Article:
As you know, New York City this week entered the first of four phases of Gov. Cuomo’s New York Forward reopening plan. I wanted to take a moment to discuss the practical ramifications of this process for the University, now and for the weeks and months to come. 

In order to begin reopening, the city, as with the other regions of New York State, was required to meet seven health-related metrics involving COVID-19 hospitalizations, testing, and contact tracing. The plan’s stipulated trajectory prescribes the in-person reopening of educational institutions in the fourth and final phase, but there are important exceptions that could enable other facets of the University, such as research activity, to return sooner, if the city continues to meet all metrics.

Last month, I established two task forces to provide a roadmap for the physical reopening of our campuses and on-site teaching and support services. The Academic and Student Support Task Force is chaired by Executive Vice Chancellor and University Provost José Luis Cruz and the Coronavirus Planning Task Force is co-chaired by Executive Vice Chancellor and COO Hector Batista and Senior Vice Chancellor for Institutional Affairs, Strategic Advancement, and Special Counsel Glenda Grace. These task forces have been hard at work developing CUNY-wide guidelines that — along with feedback received from various campus-specific groups — will help inform decision-makers as they prepare their college’s individualized, unit-level plans for reopening, which will require formal approval by the CUNY’s central administration before they can take effect.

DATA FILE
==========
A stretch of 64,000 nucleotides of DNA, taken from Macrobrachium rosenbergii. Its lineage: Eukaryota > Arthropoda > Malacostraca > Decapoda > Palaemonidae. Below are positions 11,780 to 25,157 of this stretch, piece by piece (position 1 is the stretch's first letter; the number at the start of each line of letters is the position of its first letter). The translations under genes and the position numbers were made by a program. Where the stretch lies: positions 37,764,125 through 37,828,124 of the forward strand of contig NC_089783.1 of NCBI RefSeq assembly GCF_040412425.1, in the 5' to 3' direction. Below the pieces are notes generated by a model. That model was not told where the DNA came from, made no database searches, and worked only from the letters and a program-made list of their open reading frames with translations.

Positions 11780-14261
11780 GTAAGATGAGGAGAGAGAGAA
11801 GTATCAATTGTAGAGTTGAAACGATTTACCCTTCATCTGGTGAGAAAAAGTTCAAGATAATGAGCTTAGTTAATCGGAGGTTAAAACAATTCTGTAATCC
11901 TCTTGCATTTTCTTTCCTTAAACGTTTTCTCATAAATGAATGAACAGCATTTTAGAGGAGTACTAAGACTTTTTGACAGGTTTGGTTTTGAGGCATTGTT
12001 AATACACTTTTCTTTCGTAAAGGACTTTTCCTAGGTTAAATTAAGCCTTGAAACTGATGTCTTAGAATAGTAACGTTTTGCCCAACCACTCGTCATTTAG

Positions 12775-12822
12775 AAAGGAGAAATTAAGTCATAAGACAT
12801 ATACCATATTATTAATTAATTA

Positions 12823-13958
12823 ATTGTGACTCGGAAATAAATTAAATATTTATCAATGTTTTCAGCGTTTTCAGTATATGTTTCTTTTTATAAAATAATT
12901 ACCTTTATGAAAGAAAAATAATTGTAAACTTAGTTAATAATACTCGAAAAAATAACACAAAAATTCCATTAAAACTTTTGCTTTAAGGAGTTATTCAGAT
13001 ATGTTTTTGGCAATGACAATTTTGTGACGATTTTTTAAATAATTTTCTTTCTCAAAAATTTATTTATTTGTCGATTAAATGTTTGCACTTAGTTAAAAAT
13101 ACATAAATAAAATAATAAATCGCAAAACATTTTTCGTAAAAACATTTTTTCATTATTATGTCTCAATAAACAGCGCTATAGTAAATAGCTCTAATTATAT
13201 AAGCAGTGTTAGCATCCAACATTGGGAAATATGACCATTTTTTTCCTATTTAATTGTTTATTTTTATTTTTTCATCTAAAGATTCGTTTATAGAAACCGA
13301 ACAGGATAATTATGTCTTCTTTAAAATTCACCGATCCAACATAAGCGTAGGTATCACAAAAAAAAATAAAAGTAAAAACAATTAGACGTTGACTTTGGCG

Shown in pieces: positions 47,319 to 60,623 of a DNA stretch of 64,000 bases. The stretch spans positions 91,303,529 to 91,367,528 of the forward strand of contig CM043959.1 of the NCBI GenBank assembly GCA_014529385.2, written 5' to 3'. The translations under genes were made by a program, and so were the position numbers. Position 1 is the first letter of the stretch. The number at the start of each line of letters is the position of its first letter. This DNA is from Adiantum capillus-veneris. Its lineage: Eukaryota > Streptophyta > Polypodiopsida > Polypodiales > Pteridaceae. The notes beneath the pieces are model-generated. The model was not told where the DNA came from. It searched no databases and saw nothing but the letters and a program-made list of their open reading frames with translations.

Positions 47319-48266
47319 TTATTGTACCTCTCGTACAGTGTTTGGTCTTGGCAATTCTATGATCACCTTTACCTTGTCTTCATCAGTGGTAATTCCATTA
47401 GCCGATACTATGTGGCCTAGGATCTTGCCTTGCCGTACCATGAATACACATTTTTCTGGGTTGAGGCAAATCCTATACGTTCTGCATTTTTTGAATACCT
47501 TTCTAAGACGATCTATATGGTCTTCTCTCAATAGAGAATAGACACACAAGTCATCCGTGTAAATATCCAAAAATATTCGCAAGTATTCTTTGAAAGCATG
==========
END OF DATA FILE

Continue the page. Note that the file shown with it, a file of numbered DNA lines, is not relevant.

As you know, all 12 sessions of our Summer Term are being conducted by distance learning, and student support services that are currently being provided remotely — including mental health counseling; advisement; library, enrollment management, and career engagement services; student life; development; and inclusion programming — will continue to be delivered in the same way until further notice.  

The safety of students, faculty, and staff continues to be the primary consideration that guides all University decision-making involving the continuity of our operations. This includes decisions involving the fall semester. Because of the fluid and variable nature of the recovery and reopening efforts, no decision has been made yet about the possibility for resumption of on-campus instruction. 

We understand that the uncertainty surrounding the in-person reopening of our campuses will require continued patience, but the circumstances demand a measured pace and the utmost prudence. I will continue to keep you informed of every development, and thank you for your dedication and hard work. 

Before I finish, please know that I realize that the recent weeks and months have been exceptionally fraught. Just as the city was beginning to emergefrom the pandemic shutdown, the murder of George Floyd by police in Minneapolis highlighted to all the pernicious evil of racism, as well as the need for cultural and structural change in law enforcement and society. As I said, universities can be the engines of change and badly needed reforms. CUNY is committed to being one of those engines. We are proud to serve one of the country’s most diverse university communities, and I am firmly committed to building on that legacy.

By Félix V. Matos Rodríguez